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Government ‘committed’ to pardoning gay men under so-called ‘Alan Turing law’

By Will Stroude

The British government has reiterated its commitment to pardoning men convicted under historic anti-gay laws.

A government spokesperson confirmed to The Independent that proposals for the so-called ‘Alan Turing law’ – so-named after the World War Two code-breaker who took his own life in 1954, less than two years after being convicted of gross indecency and undergoing effective chemical castration – will be brought forward “in due course”.

Turing himself was pardoned in 2013, following a widespread campaign to honour the secret service mathematician, who worked to help break the Nazi’s Enigma code during the Second World War before losing his job following his 1952 conviction and opting to undergo a series of female hormone injections rather than serve jail time.

The new legislation being brought forward by the government will pardon estimated 49,000 other men convicted before the decriminalisation of homosexuality in England and Wales in 1967, with the Ministry of Justice announcing they will “now find the right legislative vehicle to push this through”.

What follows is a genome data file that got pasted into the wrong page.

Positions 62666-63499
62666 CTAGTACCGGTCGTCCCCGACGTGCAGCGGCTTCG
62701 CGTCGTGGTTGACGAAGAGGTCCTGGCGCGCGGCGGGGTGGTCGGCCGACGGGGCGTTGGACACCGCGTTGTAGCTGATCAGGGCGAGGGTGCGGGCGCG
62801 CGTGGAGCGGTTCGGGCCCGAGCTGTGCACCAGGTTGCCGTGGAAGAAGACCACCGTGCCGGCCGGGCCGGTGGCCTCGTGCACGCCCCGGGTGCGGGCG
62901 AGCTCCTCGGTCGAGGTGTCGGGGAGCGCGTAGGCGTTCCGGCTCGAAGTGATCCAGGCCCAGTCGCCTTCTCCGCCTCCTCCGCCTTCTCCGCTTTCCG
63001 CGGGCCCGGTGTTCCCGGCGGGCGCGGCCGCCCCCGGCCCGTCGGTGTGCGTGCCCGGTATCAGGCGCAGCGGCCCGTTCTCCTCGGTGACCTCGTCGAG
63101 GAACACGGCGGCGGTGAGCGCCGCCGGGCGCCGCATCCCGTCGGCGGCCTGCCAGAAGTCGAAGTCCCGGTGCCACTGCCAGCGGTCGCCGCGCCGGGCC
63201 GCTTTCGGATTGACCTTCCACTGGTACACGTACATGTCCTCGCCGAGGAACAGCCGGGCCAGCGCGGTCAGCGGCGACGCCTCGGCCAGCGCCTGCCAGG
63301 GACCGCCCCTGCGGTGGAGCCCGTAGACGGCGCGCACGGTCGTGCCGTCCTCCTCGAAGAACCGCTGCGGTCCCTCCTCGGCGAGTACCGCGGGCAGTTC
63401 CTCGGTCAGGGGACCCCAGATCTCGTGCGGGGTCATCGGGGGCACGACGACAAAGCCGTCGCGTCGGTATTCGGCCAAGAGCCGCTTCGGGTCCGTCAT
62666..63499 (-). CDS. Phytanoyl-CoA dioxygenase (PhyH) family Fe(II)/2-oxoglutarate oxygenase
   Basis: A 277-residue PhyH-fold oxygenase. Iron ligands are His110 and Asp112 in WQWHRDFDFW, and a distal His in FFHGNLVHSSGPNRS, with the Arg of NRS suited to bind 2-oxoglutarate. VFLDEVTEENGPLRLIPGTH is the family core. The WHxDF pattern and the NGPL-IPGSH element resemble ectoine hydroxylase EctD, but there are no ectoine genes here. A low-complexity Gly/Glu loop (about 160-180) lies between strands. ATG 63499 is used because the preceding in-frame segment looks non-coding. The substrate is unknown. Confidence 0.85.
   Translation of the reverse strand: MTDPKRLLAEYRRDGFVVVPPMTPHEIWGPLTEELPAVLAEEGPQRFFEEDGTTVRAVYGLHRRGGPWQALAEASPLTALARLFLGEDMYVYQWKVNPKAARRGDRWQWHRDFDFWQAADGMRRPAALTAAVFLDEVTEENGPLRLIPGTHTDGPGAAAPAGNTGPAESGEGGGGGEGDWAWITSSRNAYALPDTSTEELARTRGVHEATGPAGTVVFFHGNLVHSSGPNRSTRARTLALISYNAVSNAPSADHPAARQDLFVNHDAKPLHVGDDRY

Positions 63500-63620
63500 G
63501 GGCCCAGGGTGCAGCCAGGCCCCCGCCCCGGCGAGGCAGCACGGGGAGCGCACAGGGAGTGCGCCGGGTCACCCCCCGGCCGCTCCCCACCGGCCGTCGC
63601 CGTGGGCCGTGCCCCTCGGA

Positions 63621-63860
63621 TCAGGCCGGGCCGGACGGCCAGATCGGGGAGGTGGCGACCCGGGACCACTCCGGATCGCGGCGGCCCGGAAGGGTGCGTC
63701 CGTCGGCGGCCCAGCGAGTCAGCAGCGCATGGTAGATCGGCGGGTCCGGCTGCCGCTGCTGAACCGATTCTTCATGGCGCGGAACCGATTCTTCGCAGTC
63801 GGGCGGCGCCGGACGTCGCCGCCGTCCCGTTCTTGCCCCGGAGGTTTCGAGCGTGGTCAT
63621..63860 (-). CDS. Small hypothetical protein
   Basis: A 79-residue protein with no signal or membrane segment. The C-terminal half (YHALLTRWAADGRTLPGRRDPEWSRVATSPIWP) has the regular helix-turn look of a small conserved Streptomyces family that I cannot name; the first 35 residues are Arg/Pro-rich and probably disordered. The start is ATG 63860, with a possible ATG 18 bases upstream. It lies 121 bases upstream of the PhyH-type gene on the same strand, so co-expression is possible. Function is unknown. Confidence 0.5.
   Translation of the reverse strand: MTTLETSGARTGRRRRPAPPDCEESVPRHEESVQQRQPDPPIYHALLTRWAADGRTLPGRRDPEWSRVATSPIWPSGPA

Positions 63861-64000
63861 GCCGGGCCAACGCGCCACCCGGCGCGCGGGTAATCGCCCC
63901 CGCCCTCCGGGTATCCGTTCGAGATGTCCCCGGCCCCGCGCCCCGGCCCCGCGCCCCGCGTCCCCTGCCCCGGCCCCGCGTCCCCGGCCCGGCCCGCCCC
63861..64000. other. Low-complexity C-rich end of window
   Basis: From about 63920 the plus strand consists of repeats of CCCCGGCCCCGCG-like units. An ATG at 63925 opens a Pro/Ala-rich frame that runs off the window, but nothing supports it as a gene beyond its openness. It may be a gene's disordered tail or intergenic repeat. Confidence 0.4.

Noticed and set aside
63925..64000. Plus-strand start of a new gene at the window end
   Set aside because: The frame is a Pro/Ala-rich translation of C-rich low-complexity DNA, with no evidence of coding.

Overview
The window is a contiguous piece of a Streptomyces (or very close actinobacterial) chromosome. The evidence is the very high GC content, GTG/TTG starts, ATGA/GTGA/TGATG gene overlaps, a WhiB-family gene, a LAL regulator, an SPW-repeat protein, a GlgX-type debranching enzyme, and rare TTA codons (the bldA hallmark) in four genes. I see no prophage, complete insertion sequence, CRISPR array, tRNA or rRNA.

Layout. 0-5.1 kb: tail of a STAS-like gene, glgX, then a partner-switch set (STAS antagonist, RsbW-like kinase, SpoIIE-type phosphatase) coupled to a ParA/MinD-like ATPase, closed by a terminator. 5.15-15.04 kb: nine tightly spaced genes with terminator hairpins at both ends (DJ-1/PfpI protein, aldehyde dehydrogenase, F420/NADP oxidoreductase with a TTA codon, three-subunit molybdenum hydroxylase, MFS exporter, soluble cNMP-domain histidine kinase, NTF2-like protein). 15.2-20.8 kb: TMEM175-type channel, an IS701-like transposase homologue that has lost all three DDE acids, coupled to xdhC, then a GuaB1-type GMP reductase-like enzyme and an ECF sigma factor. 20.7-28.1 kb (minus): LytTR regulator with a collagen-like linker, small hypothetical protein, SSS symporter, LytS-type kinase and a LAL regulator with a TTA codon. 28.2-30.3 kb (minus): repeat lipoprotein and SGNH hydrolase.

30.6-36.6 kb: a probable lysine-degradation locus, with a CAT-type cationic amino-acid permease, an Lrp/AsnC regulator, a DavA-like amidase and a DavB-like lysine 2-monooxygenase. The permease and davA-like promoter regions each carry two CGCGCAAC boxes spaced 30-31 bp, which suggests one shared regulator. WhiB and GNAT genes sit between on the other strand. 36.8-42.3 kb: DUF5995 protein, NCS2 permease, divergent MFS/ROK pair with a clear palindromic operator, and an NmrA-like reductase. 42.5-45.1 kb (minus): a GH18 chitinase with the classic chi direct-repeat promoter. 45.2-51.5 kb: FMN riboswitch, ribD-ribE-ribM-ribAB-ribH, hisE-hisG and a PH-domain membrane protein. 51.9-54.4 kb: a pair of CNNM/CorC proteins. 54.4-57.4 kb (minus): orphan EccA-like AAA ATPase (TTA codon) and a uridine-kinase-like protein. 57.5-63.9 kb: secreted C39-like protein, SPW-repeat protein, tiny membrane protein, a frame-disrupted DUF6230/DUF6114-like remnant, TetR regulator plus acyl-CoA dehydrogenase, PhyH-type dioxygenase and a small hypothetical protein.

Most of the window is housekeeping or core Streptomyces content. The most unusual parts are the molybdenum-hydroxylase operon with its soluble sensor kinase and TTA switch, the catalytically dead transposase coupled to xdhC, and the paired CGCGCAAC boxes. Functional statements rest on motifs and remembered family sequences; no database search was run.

“This government is committed to introducing posthumous pardons for people with certain historical sexual offence convictions who would be innocent of any crime now,” a government spokesperson said.

“We will bring forward our proposals in due course”.

The news comes almost two years after Turing’s family, joined by former Attitude editor Matthew Todd, delivered a petition calling to Downing Street calling for posthumous pardons of gay men, signed by more than half a million people.

The campaign was supported by the likes of Stephen Fry and Benedict Cumberbatch, who portrayed Turing in 2014’s Oscar-winning biopic The Imitation Game.

Turing’s great-niece Rachel Barnes told the Independent that while she has “disappointed” it had taken the government so long to take action, she would give her backing “towards any progress” on the issue.

“It’s something the family of Alan Turing have always, always backed and we really do want justice for everybody who was affected by the anti-gay laws,” she said. “I am very pleased to hear the current administration will give it their backing.”

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